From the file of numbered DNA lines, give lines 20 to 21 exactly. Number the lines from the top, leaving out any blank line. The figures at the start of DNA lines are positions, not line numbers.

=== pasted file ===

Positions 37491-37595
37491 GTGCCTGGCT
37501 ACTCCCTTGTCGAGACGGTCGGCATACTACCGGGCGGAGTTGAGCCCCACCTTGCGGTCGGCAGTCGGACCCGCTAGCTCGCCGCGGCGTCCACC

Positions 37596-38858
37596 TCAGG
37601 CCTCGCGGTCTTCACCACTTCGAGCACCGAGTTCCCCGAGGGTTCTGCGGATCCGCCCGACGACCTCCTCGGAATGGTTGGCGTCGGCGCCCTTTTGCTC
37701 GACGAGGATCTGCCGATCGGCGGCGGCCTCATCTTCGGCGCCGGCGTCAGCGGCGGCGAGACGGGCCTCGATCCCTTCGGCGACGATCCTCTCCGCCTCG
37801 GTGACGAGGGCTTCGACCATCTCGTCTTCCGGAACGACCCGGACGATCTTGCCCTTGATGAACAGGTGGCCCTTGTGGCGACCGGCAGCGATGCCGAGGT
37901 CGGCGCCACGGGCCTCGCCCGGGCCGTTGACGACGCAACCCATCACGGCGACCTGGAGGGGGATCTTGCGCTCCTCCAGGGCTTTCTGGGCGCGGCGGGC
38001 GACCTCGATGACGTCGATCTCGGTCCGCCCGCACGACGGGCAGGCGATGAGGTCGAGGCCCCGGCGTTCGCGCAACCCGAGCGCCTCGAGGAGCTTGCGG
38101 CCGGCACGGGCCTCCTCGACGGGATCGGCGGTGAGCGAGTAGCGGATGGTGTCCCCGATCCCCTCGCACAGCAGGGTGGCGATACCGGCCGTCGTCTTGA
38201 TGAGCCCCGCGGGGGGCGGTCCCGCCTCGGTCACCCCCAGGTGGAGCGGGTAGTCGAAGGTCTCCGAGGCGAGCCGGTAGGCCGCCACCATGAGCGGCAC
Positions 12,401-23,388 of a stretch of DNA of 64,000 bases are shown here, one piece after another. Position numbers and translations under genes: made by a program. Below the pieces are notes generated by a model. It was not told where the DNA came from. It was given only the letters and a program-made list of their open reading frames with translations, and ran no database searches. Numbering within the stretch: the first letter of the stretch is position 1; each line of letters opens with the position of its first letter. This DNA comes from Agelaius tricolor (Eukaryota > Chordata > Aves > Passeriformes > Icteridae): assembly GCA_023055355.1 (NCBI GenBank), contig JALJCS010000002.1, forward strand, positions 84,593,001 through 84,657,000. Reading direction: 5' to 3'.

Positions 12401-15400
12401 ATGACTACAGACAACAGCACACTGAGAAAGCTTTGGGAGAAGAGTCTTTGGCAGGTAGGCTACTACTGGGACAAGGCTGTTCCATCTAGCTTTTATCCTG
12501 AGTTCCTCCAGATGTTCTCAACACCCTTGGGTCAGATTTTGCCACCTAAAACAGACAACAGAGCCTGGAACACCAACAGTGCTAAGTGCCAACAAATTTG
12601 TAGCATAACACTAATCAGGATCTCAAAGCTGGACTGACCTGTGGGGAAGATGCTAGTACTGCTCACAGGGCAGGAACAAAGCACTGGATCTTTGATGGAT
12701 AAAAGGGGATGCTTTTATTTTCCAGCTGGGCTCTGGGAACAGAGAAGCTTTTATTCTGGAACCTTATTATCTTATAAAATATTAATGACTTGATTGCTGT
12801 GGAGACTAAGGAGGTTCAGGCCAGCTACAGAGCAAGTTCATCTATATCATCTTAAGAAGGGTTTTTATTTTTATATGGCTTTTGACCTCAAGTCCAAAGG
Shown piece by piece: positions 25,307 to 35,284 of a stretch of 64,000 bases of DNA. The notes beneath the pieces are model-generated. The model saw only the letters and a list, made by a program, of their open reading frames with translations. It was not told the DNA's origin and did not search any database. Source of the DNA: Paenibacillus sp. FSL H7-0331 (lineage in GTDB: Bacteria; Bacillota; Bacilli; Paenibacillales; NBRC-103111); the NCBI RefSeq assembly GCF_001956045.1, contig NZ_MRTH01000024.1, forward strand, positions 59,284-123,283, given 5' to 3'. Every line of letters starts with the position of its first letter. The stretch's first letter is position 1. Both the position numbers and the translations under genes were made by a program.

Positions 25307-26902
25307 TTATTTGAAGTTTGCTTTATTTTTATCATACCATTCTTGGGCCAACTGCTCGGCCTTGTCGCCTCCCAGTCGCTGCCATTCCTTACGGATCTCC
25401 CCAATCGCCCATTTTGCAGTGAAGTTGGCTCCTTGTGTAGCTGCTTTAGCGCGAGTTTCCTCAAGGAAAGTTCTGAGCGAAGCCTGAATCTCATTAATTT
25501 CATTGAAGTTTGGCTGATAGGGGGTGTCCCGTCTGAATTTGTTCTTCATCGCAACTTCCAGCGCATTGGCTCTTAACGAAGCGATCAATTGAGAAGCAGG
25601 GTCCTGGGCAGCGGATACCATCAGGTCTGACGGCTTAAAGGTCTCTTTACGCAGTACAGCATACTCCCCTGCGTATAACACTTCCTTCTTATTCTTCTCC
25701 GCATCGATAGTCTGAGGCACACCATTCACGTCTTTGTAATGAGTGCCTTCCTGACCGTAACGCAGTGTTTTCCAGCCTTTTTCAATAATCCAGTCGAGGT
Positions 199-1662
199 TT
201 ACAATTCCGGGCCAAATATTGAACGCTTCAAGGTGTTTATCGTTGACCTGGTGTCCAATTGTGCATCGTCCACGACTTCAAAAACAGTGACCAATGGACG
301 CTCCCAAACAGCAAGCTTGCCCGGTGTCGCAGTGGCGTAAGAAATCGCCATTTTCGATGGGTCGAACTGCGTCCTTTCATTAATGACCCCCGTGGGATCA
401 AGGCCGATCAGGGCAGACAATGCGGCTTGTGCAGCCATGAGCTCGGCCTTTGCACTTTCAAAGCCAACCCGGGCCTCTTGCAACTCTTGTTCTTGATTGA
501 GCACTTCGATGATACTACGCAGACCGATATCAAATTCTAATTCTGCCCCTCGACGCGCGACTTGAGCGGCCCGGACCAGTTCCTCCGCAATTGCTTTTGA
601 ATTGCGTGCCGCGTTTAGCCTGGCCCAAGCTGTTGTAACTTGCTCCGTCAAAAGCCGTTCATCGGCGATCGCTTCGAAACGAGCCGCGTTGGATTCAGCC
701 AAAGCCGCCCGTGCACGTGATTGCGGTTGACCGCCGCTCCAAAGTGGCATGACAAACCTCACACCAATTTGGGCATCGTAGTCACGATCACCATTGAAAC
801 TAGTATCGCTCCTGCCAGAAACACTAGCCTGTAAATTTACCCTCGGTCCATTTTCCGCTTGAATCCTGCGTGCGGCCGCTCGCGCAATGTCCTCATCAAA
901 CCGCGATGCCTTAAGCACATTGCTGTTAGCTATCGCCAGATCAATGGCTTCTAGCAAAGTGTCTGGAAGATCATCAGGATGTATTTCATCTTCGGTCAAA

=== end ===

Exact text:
Shown piece by piece: positions 25,307 to 35,284 of a stretch of 64,000 bases of DNA. The notes beneath the pieces are model-generated. The model saw only the letters and a list, made by a program, of their open reading frames with translations. It was not told the DNA's origin and did not search any database. Source of the DNA: Paenibacillus sp. FSL H7-0331 (lineage in GTDB: Bacteria; Bacillota; Bacilli; Paenibacillales; NBRC-103111); the NCBI RefSeq assembly GCF_001956045.1, contig NZ_MRTH01000024.1, forward strand, positions 59,284-123,283, given 5' to 3'. Every line of letters starts with the position of its first letter. The stretch's first letter is position 1. Both the position numbers and the translations under genes were made by a program.

Positions 25307-26902